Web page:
GWINNETT COUNTY, Ga. - One bus driver with Gwinnett County Public Schools is raising concerns about the lack of communication when it comes to notifying drivers about students who are quarantining due to possible COVID-19 exposure.
"It makes me feel like I am not a part of the school system," one bus driver said.
The bus driver spoke with FOX 5 but wanted to remain anonymous.
She, along with other bus drivers, have spent weeks shuttling students to and from schools, disinfecting the buses, and encouraging students to wear masks. However, she said there has been no communication from the district or schools about students who are in quarantine.
"The students, they have no problem telling me they've been in quarantine. It's good to be back, how are you doing? That's really how I find out. When students or siblings tell me they've been in quarantine," she said.
According to Gwinnett County Public Schools, it's following protocol. They sent FOX 5 this statement that outlines the protocol:
"If the student has tested positive for COVID or is a suspected case:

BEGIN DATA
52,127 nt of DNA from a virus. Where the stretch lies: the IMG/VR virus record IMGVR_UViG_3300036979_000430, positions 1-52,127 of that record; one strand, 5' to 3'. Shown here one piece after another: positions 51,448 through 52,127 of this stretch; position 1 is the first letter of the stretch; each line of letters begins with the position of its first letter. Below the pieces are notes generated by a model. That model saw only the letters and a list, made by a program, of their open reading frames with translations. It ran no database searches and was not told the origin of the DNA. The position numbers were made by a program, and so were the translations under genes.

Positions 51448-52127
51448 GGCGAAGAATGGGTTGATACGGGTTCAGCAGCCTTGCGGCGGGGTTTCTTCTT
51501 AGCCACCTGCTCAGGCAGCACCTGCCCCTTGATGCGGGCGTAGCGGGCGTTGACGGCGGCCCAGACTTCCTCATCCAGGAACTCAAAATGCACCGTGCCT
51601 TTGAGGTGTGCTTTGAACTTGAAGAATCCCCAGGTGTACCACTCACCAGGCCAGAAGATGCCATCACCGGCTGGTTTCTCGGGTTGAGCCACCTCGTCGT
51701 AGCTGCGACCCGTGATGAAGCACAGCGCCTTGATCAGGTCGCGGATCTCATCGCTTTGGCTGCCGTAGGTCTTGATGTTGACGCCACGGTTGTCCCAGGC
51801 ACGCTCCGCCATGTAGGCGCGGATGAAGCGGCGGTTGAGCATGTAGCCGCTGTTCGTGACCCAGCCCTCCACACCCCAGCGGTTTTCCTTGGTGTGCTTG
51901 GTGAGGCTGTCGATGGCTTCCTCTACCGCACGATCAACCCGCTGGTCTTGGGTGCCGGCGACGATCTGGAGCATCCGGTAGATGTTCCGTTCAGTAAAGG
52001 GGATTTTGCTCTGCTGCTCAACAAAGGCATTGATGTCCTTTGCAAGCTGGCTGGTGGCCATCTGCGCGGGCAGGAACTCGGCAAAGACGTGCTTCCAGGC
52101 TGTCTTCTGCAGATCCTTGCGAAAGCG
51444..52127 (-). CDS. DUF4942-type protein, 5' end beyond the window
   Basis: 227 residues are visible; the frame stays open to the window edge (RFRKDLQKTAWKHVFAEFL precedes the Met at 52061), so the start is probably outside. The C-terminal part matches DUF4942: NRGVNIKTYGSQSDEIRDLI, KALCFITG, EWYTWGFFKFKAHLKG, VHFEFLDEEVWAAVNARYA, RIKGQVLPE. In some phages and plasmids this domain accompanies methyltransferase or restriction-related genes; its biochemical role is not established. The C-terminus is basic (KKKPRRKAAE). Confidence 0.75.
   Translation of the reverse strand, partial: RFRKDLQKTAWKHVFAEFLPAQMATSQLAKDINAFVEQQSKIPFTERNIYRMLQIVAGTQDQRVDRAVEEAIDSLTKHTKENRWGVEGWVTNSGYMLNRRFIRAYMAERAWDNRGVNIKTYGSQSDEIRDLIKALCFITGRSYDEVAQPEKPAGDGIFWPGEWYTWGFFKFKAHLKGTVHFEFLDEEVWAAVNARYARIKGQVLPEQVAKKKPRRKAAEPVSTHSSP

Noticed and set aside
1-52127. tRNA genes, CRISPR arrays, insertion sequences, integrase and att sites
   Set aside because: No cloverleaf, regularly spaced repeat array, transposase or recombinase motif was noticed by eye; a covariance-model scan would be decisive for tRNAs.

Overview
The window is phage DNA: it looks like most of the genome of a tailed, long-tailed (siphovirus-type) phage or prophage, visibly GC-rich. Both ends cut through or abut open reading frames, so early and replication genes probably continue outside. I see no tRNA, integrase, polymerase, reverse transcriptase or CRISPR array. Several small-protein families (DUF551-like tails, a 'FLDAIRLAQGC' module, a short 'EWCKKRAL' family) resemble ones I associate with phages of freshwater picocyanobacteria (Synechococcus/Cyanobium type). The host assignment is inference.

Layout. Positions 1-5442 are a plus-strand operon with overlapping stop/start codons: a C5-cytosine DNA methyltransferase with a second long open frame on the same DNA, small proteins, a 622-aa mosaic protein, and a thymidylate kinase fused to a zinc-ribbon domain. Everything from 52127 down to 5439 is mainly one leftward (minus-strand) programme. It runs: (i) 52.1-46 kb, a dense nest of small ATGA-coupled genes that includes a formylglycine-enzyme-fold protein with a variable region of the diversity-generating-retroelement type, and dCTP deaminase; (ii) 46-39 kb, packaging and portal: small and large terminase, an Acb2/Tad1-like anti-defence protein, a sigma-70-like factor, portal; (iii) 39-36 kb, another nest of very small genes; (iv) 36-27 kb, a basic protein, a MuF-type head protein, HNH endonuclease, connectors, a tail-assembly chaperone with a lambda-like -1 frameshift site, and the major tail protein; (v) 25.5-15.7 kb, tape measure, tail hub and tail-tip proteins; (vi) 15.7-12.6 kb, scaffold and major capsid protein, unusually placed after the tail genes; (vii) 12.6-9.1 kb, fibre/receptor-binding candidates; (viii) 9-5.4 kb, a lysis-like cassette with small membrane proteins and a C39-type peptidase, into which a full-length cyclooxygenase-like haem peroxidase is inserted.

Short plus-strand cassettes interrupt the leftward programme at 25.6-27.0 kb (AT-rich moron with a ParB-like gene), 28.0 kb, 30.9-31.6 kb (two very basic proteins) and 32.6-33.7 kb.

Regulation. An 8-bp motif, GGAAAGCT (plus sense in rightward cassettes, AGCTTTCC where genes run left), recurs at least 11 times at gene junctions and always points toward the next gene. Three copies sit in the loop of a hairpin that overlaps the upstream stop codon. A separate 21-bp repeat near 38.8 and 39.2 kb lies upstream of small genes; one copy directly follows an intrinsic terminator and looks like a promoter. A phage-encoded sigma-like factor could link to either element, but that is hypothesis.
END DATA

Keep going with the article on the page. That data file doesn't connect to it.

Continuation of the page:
“If the student who tested positive had been at school, the school’s Health Response Team (HRT) identifies and contacts anyone who has been in close contact. The CDC considers a close contact to be anyone who has been within 6 feet of the infected person for 15 minutes with or without a mask or face covering. Families of the close contacts, as well as staff members identified as close contacts, will be provided with information/recommendations from the health department, including when students and staff members may return to school and work. Notification also will be sent to families of students in the class or who ride the same bus with the ill person— even if their child doesn’t have to quarantine— alerting them to the case.
“If the student is an identified close contact:
“Individuals identified as close contacts do not have COVID, however, they are required based on our protocols to stay home and self-isolate for 14 days. As they are not ill, there is no notification required. If a close contact who is self-isolating develops symptoms, our process kicks in to identify any close contacts of that person."
The bus driver points out, however, some may be asymptomatic and not even know they have the virus and could pass it along to others.
"We may not be in contact with the kids for six hours a day but we are still in contact with them and we need to know that information. We are going home to our families as well. I have a mother in the household who is a breast cancer survivor and what if God forbid, she doesn't pull through because I brought something home?" the bus driver said.
She said there's no harm in over communicating to ensure the safety of all staff and students.
"We are essential workers as well and we should be treated as such. The easiest way to do that is just by communicating with us. I don't see what the problem is," she said.